A better way to spend your last years?
Photo Credit: High Point Community Garden, Seattle, WA
I remember feeling as a young child that locking older people away in their own buildings until they died was a terribly wrong thing.
Since then, I’ve always been captivated by intentional intergenerational living– places designed for babies through centenarians to thrive together. This is one piece of holistic living, meaning that a more comprehensive view of people’s needs (psychological, physical, social, and spiritual) should be taken into account and seen as a whole.
Not many such models exist in our culture; the closest I’ve gotten personally was living and participating in intentional communities (an eco-village out east, and Circle Pines Center in Delton, MI), housing cooperatives, and currently living vicariously through some of my good friends, who live in multi-generational co-housing, which is really catching on in the US, and is starting to plan for its members who will need greater accessibility and care.
Even mainstream corporations have started to catch on to this appeal- more assisted living facilities are forming cooperative agreements with daycares nearby to facilitate regular intergenerational exchanges.
A very unique, grassroots group in Boulder, CO called Holistic Community Living has started an innovative, community-based model that puts assisted living right in the middle of a vibrant part of the city with built-in action and connections.
I’m also starting to learn about the AgeSong Communities in Northern CA, which are privately run, but seem to be doing an admirable job lessening the boundaries between aging and full, real community life.
And close to home, I’m feeling lots of pressure lately to find a place where I’d feel better about my mom spending her last few years of life. She’s been frustrated, bored, and incredibly negative lately in memory care, surrounded by 27 people whose dementia is significantly worse than her own.
The benefit I thought she’d derive from having an open interior courtyard area that’s always accessible to her for gardening has been outweighed by the oppressiveness she feels by being segregated from “normal” people. Did I temporarily lose my mind, right along with her, to have let the salesperson convince me that this would be her new happy home away from home? While she was hospitalized, I had less than two weeks to make my decision, and though the current living situation kept her safe temporarily, it’s no kind of life for someone as aware as she still is.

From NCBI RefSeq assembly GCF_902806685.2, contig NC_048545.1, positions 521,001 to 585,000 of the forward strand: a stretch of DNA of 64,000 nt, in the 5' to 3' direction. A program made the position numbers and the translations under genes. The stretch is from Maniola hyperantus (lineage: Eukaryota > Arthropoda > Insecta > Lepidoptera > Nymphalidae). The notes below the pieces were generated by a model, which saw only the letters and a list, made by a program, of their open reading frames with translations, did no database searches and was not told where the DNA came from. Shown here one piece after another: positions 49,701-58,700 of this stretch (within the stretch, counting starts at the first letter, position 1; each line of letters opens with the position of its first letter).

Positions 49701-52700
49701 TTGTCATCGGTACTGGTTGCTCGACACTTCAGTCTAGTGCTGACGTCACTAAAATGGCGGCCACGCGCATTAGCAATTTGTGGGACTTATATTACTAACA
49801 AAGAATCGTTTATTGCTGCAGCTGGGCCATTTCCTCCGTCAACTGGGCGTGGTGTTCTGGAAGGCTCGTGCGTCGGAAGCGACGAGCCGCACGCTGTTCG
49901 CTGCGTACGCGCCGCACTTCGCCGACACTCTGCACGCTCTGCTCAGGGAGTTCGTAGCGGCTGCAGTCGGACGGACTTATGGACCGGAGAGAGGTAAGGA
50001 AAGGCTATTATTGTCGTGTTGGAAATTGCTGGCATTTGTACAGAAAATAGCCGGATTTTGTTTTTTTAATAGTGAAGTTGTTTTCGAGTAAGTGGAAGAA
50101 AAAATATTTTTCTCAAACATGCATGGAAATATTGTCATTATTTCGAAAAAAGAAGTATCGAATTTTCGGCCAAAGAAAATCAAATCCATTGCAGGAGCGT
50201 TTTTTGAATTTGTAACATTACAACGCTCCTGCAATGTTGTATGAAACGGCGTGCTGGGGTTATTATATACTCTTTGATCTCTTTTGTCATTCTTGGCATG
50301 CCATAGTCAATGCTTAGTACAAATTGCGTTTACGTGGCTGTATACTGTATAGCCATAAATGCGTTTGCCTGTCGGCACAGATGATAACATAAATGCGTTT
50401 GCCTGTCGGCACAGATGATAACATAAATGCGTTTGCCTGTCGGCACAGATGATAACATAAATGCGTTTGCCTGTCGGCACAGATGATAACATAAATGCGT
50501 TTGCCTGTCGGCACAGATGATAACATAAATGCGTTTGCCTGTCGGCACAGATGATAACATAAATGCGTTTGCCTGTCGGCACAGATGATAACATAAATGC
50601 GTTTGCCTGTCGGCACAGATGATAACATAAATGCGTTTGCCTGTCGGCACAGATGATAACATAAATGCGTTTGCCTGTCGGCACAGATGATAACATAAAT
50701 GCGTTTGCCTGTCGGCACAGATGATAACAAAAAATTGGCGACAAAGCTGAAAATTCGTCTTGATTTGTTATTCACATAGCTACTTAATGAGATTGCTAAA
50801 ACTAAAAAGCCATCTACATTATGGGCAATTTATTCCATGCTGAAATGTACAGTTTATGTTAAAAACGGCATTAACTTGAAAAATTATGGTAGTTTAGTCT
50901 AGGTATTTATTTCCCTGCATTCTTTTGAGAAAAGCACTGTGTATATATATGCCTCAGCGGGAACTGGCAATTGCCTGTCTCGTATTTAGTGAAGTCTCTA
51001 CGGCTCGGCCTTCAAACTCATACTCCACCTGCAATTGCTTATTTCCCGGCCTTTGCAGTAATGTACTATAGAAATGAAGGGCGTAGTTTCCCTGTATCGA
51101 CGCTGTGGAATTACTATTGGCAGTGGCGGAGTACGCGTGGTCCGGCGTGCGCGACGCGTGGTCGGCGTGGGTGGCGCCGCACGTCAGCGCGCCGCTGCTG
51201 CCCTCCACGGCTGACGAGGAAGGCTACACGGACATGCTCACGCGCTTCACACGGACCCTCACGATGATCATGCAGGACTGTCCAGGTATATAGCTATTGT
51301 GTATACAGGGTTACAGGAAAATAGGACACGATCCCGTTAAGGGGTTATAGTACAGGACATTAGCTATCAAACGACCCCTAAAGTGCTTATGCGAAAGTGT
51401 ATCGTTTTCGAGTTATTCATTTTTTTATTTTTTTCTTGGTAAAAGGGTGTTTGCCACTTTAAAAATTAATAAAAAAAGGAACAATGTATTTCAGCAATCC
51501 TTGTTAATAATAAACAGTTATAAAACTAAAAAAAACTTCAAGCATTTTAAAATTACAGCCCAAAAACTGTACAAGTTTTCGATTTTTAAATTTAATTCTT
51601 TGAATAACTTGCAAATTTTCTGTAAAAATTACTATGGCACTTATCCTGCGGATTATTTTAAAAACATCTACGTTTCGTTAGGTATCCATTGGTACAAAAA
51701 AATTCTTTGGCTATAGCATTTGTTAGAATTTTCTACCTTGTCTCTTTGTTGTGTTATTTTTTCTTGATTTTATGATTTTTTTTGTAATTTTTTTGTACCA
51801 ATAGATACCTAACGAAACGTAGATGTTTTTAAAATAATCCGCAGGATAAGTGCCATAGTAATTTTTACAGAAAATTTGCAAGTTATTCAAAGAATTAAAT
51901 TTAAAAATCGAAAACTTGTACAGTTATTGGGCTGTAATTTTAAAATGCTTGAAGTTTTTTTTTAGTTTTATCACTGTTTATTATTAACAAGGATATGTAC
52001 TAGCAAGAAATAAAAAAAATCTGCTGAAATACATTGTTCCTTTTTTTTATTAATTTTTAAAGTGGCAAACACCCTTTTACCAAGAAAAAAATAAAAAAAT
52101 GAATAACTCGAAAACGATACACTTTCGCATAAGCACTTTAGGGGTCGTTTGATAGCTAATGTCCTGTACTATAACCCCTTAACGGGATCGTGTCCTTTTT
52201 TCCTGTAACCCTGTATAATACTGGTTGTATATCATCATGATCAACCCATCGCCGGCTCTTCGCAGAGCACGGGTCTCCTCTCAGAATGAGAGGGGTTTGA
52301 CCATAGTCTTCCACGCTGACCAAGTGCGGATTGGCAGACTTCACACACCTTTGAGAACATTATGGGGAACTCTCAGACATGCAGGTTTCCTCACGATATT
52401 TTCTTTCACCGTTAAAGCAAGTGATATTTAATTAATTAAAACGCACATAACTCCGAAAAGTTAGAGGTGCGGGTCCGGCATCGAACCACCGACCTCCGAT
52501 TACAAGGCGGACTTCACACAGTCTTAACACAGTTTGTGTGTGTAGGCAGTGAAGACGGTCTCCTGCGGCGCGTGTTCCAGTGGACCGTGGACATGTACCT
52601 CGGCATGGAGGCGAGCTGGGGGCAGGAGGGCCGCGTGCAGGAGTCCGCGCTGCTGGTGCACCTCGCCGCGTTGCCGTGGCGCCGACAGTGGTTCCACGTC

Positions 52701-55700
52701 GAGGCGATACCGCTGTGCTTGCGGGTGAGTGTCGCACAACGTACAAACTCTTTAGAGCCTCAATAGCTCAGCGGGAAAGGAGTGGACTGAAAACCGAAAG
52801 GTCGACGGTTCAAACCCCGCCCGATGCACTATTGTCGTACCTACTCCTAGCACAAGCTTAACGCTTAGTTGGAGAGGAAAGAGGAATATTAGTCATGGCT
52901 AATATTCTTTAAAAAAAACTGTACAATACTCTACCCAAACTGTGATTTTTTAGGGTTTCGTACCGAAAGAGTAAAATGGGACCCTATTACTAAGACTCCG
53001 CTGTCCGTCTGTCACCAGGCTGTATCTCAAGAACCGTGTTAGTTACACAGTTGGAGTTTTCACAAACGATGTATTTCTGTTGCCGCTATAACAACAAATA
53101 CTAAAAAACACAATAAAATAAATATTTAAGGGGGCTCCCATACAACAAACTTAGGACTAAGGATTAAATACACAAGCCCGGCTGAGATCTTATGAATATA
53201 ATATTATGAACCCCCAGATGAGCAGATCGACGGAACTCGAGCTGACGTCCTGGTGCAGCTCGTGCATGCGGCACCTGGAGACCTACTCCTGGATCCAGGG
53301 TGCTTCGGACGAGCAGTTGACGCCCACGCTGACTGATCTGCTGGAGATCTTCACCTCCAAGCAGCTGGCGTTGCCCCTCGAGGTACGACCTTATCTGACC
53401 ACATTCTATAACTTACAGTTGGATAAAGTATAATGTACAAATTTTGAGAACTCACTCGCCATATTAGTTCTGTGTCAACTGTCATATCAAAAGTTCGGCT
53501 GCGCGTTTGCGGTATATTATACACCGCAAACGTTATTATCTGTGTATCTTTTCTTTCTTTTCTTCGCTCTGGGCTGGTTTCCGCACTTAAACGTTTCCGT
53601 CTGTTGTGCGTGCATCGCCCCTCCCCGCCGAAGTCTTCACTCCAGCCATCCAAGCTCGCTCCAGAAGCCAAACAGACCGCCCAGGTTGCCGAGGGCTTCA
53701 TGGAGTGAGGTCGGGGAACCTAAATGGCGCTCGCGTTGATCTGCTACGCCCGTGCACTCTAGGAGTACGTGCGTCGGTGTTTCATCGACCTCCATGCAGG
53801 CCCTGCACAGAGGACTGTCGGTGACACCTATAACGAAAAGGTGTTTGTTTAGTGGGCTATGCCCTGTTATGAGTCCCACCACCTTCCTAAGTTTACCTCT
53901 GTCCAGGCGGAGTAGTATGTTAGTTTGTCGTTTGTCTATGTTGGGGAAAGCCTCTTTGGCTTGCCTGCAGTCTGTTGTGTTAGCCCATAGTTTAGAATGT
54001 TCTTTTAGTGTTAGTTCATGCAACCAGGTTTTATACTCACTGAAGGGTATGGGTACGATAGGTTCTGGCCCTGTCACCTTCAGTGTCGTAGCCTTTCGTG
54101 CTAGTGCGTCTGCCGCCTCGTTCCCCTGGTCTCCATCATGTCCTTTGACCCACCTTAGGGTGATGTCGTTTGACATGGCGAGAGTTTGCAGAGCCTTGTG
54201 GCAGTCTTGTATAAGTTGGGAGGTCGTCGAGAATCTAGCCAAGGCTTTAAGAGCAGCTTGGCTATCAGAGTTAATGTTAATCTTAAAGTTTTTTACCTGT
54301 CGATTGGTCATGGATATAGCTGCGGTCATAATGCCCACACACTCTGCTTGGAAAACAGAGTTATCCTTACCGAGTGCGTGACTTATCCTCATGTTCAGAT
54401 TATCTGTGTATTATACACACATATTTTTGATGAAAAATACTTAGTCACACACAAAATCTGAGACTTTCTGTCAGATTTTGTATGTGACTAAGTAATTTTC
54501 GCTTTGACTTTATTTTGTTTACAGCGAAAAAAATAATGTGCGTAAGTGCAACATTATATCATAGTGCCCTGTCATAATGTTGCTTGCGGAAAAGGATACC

I’m consoled only by reminding myself how incredibly unhappy she was just a year ago, living on her own terms, before she agreed to make her first move to the south to live in a retirement center near my sister. But unfortunately, she quickly was losing independence, and needed a different level of care.
It’s too easy for family caregivers to beat themselves up about not doing enough, and not doing it “right”,
parents with dementia (or even without) who are mourning losing their lives as they knew it will multiply that guilt exponentially, so I try to remember that this is a learning process, and that it’s quite likely that Mom may NEVER be happy, even if I meet a generous benefactor who builds us the holistic, intergenerational assisted living of our wildest dreams, (with gardens galore, of course).
She’s not going to get her old self and her old connections back, and though some people can let that go, my mom is not in that camp, and I need to accept that she’ll probably be mourning that forever.
So forgive me if this blog title drew you in to find out how to move in. It doesn’t exist yet- at least in my neck of the woods But I’d like to put the call out for others with this vision to start speaking up, share the emerging great models in your area, and take small steps toward more integrative care options for the future.
If I ever need lots of care to continue my life, I’d like to live a in place that’s surrounded by beauty and life- wouldn’t you? I wrote a bit earlier about St. Ann’s Center for Intergenerational Care in Milwaukee, WI, which is one inspiration for this vision. It’s stunning to me how few of these models seem to exist, but now that the generation of the 60’s is at the helm, directing the future of elder care, I look forward to big changes as to what assisted life will look like in the near future.